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RAIL EMPLOYMENT & NOTICES



Rail News Home Rail Industry Trends

9/5/2002



Rail News: Rail Industry Trends

CN, CSX issue investor caveats on yearly, quarterly earnings


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Lower bulk-commodity revenue — especially from drought-plagued western Canadian grain — will hold down Canadian National Railway Co.'s year-over-year earnings at the low end of a previously announced 5 percent to 10 percent growth range come Dec. 31, the railroad announced Sept. 4.


"Although CN's merchandise and intermodal businesses remain strong, the outlook for the 2002/2003 Canadian grain crop is much worse than anticipated," said Paul Tellier, CN president and chief executive officer, in a prepared statement. "Recent reports suggest this year's crop could be less than 50 percent of the five-year average — we're faced with two bad crop years in a row, which has significantly reduced the amount of product we can move."


CN plans to identify other revenue-growth opportunities and productivity initiatives to mitigate grain's impact on the railroad's 2002 and 2003 financial results.


Meanwhile, CSX Corp. Sept. 4 announced that weak utility coal demand will adversely affect its third-quarter earnings.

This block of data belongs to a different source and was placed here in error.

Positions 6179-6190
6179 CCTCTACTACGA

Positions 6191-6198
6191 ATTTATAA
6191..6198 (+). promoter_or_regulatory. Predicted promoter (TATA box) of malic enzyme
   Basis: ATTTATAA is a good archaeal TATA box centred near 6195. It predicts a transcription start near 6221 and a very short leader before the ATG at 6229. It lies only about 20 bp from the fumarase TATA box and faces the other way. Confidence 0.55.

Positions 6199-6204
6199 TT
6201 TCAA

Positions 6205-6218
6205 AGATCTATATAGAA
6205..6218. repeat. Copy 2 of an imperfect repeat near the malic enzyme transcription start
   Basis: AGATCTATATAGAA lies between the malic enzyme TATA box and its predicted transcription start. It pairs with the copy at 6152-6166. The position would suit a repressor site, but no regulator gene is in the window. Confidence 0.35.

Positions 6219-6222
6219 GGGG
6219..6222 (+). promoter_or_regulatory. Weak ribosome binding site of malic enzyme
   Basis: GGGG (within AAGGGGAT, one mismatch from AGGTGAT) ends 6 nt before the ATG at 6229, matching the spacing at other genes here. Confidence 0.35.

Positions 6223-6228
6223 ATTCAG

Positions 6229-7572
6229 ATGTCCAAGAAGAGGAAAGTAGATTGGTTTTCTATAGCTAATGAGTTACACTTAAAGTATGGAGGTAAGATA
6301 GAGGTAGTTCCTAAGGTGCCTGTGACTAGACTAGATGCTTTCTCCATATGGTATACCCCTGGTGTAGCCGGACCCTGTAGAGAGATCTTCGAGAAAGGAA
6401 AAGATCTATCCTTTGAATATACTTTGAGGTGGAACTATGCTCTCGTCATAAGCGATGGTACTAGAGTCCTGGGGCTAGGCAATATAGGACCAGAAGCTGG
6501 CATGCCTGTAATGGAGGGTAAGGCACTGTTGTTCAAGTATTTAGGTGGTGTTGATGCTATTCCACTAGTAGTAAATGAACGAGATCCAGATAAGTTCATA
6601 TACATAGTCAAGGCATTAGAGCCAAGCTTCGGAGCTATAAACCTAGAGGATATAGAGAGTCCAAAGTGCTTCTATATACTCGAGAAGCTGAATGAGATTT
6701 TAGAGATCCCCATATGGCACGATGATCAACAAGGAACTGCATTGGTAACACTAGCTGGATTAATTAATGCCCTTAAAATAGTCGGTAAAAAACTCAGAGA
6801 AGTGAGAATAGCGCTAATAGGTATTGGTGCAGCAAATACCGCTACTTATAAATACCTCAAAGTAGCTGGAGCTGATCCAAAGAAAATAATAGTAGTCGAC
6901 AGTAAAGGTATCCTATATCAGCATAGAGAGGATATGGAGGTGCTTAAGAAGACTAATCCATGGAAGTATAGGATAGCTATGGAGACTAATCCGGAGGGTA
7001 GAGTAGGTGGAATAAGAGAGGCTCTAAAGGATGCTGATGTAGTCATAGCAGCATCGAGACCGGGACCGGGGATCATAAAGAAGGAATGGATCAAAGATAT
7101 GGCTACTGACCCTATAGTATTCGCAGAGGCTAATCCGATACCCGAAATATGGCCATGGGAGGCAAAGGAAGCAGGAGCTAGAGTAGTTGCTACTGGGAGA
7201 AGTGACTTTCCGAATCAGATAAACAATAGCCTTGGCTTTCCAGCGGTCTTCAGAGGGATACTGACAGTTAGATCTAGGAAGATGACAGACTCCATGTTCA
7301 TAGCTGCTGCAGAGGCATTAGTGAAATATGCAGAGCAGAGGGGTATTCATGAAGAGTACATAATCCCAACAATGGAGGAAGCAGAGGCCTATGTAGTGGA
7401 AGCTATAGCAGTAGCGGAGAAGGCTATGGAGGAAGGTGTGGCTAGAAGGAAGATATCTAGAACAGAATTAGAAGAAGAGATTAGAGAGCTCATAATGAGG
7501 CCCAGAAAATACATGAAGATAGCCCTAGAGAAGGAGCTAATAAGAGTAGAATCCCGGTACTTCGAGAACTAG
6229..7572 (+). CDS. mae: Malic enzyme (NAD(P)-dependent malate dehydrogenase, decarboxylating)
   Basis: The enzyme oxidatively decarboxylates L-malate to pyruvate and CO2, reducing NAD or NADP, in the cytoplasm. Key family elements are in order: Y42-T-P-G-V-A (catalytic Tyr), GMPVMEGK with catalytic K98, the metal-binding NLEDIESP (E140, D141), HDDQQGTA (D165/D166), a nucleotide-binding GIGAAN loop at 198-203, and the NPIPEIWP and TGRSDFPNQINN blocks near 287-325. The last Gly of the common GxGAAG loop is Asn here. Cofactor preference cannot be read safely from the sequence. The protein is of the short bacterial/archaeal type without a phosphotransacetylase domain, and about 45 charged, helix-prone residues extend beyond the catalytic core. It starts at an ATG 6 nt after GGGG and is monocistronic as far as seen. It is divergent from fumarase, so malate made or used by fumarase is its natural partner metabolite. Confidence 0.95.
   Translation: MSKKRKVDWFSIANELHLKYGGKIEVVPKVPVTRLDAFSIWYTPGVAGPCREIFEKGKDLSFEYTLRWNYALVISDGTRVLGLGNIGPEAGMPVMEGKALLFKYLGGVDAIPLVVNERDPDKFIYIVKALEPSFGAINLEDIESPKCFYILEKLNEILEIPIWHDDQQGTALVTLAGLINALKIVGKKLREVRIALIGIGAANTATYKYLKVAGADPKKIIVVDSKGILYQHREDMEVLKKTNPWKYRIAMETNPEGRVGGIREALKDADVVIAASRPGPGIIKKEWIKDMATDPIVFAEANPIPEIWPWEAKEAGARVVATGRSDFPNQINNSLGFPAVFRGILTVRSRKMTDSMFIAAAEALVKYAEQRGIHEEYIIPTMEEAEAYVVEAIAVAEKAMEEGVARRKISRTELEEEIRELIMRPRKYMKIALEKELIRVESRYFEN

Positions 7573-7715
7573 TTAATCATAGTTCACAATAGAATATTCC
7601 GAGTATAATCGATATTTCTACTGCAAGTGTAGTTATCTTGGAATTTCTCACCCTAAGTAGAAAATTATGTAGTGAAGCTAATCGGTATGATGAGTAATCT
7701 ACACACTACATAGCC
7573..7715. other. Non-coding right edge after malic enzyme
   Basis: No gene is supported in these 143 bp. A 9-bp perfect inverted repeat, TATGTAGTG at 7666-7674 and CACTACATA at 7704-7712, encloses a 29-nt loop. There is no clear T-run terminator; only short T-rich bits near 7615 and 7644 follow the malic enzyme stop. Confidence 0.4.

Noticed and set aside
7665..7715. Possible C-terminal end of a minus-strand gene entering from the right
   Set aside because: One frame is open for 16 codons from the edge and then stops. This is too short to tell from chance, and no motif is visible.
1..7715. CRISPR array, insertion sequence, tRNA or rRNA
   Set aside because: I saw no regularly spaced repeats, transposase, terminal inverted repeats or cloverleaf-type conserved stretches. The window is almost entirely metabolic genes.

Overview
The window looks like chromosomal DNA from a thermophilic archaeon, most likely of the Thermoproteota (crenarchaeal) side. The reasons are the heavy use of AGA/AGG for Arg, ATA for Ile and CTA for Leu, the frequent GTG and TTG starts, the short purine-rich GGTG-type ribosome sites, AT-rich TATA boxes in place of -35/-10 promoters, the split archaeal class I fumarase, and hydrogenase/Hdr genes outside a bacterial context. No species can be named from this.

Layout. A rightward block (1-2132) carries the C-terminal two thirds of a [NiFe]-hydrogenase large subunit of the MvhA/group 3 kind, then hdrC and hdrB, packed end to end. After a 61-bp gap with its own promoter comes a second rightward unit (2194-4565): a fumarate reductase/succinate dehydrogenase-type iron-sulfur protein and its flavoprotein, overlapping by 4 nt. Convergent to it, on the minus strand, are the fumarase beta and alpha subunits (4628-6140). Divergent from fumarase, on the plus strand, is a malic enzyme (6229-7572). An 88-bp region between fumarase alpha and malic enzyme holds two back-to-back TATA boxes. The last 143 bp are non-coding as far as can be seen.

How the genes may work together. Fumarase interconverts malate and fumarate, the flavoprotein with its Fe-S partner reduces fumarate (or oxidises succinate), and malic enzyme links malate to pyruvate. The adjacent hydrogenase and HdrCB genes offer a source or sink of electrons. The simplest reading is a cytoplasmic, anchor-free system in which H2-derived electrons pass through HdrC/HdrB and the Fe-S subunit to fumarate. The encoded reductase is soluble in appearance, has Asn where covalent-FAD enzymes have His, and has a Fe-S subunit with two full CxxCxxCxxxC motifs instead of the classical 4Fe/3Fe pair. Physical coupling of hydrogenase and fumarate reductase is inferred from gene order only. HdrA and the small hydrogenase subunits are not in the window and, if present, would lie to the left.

The railroad expects quarterly declines in coal carloads (about 5 percent) and coal revenues (about $35 million) compared with third-quarter 2001.


However, CSX officials believe quarterly combined merchandise, automotive and intermodal carloads — and respective revenue — will rise. The revenue gains would more than offset a coal decline, but quarterly intermodal operating income is expected to decrease slightly compared with last year's $237 million, according to a prepared statement.


"Coal stockpiles at our electric-utility customers have been dropping at a much slower rate than we anticipated despite the relatively warm summer weather," said CSX Chairman and CEO John Snow. "We believe inventories are approaching normal levels, and unit-train coal shipments should pick up in the fourth quarter."


CSX plans to report third-quarter earnings Oct. 24.


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